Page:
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Why did the St. Louis Cardinals promote Marco Gonzales?

It's somewhat surprising that the St. Louis Cardinals passed over its stable of starting pitchers at Class AAA Memphis to elevate top 2013 draft pick Marco Gonzales to the major leagues with barely a year of professional baseball under his belt.

While Gonzales has made steady progress and put up good numbers as he's climbed the minor league ladder, his rise wasn't as dramatic as the guy he'll replace -- at least on a temporary basis -- Michael Wacha.

Gonzales was 2-2 with a 1.43 ERA at High Class A Palm Beach where he allowed 34 hits in 37 2/3 innings before being promoted to Class AA Springfield. In his most-recent stop, the 22-year-old lefty was 3-2 with a 2.33 ERA and allowed 33 hits in 38 2/3 innings. He's struck out 78 and walked 18 between the two stops this year.

He definitely was making a case for a promotion to Class AAA But it's doubtful the Cardinals plan to keep Gonzales in St. Louis permanently. Carlos Martinez will fill one of the open spots in the rotation created when Jaime Garcia and Wacha were both sent to the disabled list Sunday. Joe Kelly, ready to begin a rehab assignment after spending time out of action with a hamstring pull, will likely fill the other opening after two to three tune-up appearances in the minors.

Still, the move to reach into Class AA for a short-term fix isn't unprecedented. 

The Cardinals initially promoted Martinez from Class AA for a brief stay to oohs and ahs from fans eagerly anticipating his arrival. He was given a taste of life in the major leagues and of the speed of the game before being sent to Class AAA for final polishing.

Besides, Gonzales is a closer match to Wacha, who quickly made his way to the majors, than to a pitcher like Shelby Miller who took a slow, step-by-step path.

Gonzales, like Wacha, played in a major college baseball program and has the poise and the experience that goes along with that exposure. Miller was 18 and fresh out of high school when he was drafted. Players like that have a lot more to learn.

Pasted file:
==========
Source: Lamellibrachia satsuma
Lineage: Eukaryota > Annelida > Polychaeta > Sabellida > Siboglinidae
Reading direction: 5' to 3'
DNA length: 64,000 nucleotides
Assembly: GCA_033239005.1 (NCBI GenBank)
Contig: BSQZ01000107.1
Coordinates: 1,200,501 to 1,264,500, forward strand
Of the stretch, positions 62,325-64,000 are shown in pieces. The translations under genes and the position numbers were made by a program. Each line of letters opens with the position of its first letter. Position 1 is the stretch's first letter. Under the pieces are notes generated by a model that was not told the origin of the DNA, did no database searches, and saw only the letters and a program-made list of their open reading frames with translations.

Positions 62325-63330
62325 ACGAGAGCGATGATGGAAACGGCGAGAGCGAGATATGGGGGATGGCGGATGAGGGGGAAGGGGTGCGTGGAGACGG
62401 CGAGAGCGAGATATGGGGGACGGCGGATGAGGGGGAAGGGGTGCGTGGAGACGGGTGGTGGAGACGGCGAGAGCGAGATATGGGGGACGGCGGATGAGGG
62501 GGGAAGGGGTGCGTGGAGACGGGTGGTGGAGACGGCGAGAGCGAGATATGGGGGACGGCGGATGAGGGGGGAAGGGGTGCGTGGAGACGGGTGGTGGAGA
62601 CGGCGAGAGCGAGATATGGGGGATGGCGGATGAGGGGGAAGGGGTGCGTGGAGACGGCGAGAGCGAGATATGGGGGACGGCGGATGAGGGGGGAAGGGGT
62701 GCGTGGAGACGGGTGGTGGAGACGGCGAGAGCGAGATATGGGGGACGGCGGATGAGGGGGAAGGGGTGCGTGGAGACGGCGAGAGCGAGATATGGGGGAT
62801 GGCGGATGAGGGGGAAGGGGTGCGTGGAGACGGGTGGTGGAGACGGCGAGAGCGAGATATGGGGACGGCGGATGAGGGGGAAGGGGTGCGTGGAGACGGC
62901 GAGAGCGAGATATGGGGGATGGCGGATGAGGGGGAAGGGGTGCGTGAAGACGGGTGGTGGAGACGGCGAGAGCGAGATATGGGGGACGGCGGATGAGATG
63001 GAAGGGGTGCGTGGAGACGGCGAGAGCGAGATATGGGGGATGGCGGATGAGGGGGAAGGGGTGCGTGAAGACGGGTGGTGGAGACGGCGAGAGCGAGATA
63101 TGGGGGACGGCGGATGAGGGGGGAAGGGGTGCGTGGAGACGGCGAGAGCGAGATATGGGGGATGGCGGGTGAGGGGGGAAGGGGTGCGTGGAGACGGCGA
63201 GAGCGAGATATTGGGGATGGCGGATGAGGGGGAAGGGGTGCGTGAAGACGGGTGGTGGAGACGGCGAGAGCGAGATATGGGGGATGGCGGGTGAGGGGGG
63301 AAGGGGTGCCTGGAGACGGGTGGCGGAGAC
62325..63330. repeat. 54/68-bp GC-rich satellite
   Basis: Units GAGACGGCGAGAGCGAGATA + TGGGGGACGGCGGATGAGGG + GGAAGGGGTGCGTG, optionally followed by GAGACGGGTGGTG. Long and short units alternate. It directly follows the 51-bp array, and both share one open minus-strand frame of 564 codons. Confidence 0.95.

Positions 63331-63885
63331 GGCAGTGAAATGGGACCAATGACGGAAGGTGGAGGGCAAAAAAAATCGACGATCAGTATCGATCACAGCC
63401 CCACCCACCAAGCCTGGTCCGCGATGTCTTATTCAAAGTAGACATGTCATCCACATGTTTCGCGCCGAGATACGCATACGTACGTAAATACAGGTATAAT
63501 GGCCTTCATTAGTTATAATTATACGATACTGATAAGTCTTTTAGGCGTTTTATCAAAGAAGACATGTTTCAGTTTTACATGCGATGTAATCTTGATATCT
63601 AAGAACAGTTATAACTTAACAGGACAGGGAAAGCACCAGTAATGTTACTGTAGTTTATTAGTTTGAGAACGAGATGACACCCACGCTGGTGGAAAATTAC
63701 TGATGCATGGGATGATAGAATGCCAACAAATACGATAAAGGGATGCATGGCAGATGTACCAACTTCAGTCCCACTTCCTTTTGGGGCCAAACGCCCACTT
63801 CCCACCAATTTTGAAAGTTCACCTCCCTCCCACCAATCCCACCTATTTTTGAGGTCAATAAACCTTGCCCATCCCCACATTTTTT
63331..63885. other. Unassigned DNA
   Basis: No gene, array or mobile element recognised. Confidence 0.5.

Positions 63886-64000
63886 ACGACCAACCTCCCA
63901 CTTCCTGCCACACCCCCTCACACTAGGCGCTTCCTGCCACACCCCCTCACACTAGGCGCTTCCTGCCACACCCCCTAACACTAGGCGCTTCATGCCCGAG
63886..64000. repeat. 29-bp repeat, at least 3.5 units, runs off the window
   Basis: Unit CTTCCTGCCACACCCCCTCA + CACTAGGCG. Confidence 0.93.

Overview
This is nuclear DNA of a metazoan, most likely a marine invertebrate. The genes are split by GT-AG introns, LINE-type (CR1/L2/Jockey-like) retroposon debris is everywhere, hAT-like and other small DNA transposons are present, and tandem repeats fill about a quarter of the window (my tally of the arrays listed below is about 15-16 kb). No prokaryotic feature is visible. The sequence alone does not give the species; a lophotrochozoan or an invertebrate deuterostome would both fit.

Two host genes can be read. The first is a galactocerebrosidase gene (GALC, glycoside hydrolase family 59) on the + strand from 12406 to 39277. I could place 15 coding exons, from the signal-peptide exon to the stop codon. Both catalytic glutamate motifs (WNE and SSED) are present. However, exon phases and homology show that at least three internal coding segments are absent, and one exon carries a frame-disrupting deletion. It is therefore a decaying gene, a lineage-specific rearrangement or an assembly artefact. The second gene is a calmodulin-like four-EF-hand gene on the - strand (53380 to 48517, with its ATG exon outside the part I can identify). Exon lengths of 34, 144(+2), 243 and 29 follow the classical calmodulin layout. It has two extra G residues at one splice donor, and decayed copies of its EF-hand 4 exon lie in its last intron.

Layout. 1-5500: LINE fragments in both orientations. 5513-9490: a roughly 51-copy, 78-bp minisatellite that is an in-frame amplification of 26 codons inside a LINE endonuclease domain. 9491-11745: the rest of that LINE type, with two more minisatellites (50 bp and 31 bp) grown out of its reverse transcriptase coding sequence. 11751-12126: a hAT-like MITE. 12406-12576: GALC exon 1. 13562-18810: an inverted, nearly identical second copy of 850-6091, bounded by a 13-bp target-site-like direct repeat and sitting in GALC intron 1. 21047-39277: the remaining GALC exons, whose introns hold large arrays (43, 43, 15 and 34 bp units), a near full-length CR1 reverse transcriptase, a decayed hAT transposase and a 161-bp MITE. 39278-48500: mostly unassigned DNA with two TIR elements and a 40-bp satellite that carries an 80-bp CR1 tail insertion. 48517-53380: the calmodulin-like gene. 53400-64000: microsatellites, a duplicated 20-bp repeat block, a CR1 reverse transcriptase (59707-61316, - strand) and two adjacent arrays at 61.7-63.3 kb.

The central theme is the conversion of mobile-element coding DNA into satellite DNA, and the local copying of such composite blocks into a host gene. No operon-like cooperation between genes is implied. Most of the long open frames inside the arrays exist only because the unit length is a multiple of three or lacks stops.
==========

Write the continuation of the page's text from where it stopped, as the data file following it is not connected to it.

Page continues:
Some have wondered if Gonzales is being showcased as part of a potential trade. It's certainly possible. But I doubt the Cardinals would promote him only for that reason.

They can't assume that a potential trade would go through. So they have to do what they believe is best for the development of that player, not potentially set him back on a maybe. If they thought he couldn't handle the pressure and it might damage his confidence, it would make no sense to expose Gonzales.

Besides, players who are making their big league debut are apt to have some growing pains. If I was St. Louis GM John Mozeliak and I was willing to include Gonzales in a deal, I'd leave him in the minors and avoid the possibility that he'd look bad in a short big league stay. After all, when Bob Gibson was called up for a cup of coffee with the Cardinals in 1959 he made three appearances. He was sent back to the minors with a 10.12 ERA and six hits allowed -- one of them a home run -- in 2 2/3 innings of work. He struck out none and walked none.

It's a lot to expect of a guy making his major league debut to wow the scouts at Coors Field where breaking balls don't break and sometimes lazy fly balls don't land until they have flown over the outfield wall.

I don't believe the promotion is a sign of Gonzales being placed on the trading block. I think it is a sign, however, that the Cardinals believe the young hurler may be ready to make a serious contribution at the MLB level later this year.

When Martinez was initially called up from May 3-25, 2013 he had a 4.50 ERA with nine strikeouts and three walks over eight innings of work. He was sent to Memphis and then called back after six weeks. Martinez, a surprise arrival only a few months earlier, ended up being a major piece of the St. Louis bullpen in the September pennant race and in the post season.

If Gonzales has an impact on the trade market, it might be to assist Mozeliak in convincing opposing GMs that he's not desperate for rotation help as opposed to serving as an actual trading chip. Instead of promoting lesser prospects Tyler Lyons or Tim Cooney, elevating a top draft pick can be Mo's way of broadcasting to his counterparts "You think we're desperate for your starting pitcher? We grow pitchers around here like weeds."